Compass Surveying

Compass surveying is a type of surveying.

It uses both angular and linear measurements to determine the position of an item.

 Angle measurements are taken with a compass, whereas linear measurements are taken with a chain or tape.

In this article you’ll learn:

  • Purpose of compass surveying.
  • Types of compass surveying.
  • Merits and Demerits of compass surveying.
  • Lots more.

So, if you’re ready to go with compass surveying, this article is for you.

Let’s dive right in.

What is Compass Surveying?

The survey performed by a magnetic bearing compass device using the Travers method of measurement is known as a compass survey.

Compass surveying is not used in areas where iron cores, electric lines, and other structures attract magnetism due to their natural and electromagnetic properties.

Traversing is used in compass surveys.

A traverse is created by connecting the points of the plot with straight lines.

Compass Surveying

Purpose of Compass Surveying:

  • If a vast area requires to be surveyed, such as the coastal areas or the river’s course line.
  • Triangulation becomes impossible if the environment is densely packed with details and has several obstructions.
  • If the surveyor is working on a large and detailed region, he or she may have a time limit.

Types of Compass Surveying:

1. Prismatic Compass:

It’s one of the most convenient and affordable magnetic compass options.

For measuring purposes, it can be carried in the hand or mounted on a tripod stand.

The line of sight is determined by the object vane and the eye vane.

A prismatic compass makes things simpler to conduct both sightings and readings at the same time. The graduation system in a prismatic compass.

 The compass is initially held above the survey line’s starting station, and adjustments are made. After obtaining the magnetic meridian, the measurements are taken by seeing to the next station.

From the southern (0 degrees) to the western (90 degrees), northern (180 degrees), and eastern (200 degrees), the measurements rise clockwise (270 degrees).

The following are the most common prismatic compass surveying temporary adjustments:

  • Centring.
  • Levelling.
  • Focusing on the Prism.

2. Surveyor Compass:

It comprises a magnetic needle enclosed in a circular brass container.

This needle swings around a 360-degree bass circle.

It is made up of two objectives that are used to measure the horizontal angle.

Along the north-south axis, this can be observed.

A surveyor’s compass is usually mounted on a tripod and levelled with a ball and socket mechanism.

The surveyor’s compass requires the same temporary adjustments as the prismatic compass.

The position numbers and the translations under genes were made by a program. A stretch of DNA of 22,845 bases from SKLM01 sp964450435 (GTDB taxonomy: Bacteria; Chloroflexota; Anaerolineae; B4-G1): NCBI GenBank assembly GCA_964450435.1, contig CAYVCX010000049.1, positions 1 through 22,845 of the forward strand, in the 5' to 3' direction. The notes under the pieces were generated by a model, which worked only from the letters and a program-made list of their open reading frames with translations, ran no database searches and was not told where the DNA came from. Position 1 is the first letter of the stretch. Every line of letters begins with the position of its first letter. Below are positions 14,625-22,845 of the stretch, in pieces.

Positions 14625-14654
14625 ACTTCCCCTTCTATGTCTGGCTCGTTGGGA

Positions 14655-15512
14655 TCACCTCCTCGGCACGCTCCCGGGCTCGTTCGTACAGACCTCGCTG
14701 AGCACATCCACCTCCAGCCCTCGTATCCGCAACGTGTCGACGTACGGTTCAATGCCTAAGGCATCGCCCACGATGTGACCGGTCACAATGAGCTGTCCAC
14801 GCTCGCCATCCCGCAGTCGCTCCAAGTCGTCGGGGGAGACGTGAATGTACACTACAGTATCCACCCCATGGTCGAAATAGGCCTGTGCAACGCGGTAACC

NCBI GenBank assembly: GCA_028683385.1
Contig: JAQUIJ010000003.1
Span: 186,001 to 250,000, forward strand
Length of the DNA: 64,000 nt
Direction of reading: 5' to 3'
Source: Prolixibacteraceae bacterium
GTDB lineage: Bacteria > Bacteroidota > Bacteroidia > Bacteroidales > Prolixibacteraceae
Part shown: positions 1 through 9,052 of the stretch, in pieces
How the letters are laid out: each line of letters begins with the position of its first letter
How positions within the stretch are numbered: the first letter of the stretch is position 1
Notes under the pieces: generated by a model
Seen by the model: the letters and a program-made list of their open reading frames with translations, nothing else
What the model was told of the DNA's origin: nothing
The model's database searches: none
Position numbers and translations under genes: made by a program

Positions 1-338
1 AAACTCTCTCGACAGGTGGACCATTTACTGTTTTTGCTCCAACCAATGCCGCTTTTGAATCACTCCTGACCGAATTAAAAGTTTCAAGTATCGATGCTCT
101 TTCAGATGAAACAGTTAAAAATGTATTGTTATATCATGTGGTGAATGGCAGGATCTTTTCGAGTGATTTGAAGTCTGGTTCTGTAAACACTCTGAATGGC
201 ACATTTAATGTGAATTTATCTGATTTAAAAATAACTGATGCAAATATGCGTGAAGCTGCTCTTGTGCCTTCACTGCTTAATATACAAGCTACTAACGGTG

Permanent adjustments for the surveyor compass surveying are occasionally required:

  • Adjusting the Levels.
  • needle adjustment.
  • Sight vanes are adjusted.
  • The Pivot is re-adjusted.

Difference between Prismatic Compass and Surveyor Compass:

Prismatic CompassSurveyor Compass
The magnetic needle and gradient are connected while the prism and box in the rotation.The magnetic needle will be free when the dial is attached to the box.
Graduations are provided in clockwise 0-to-340-degrees.The graduation is divided into 4 quarters, each quarter is marked with a 0- to 40-degree degree.
The reading is taken from the eyepiece of the prism at the south end of the compass.The reading can be taken directly by dial where the north end of the needle.
The initial reading starts from the south of the instrument.The initial reading begins at the north end of the instrument.
East and west positions are stable.The position of East and West are changed.
No tripod is required; the survey can be done by a hand-held device.The tripod must hold the instrument.
We can get a full circle bearing.We can only get a reduced bearing.

Advantages of Compass Surveying:

  1. They are lightweight and portable.
  2. When it comes to maintaining it on a station, they have fewer alternatives.
  3. A single survey line’s direction inaccuracy has no bearing on subsequent survey lines.
  4. It can be used to retrace earlier surveys.
Also, read: Chain Surveying

Disadvantages of Compass Surveying:

  1. It is less exact than other modern surveying technologies.
  2. It is easily subjected to different errors such as magnetic meridian errors, local attraction errors, and so on.
  3. Errors are also caused by poor sighting of the range rods and improper levelling.
Also, read: Total Station

Application of Compass Surveying:

  • A magnetic compass can be used to determine the magnetic bearings of a line.
  • The whole bearing system (WBS) and quadrantal bearing system (QBS) are the two methods for measuring bearings (QBS).
  • The compass survey used for measurement determines this completely.
  • The magnetic meridian at the observation location is established when a small strip of steel or iron is polarised and hanging at its centre, allowing it to freely fluctuate along the vertical axis.
Also, read: Plane Table Surveying


As a result, using a compass and a tape traverse, stations were established and information about the area was obtained & map was constructed.

Hello, I'm Rahul Patil founder of, I had studied B.E. Civil. This blog provides authentic information regarding civil structures, equipment, materials, tests & much more.

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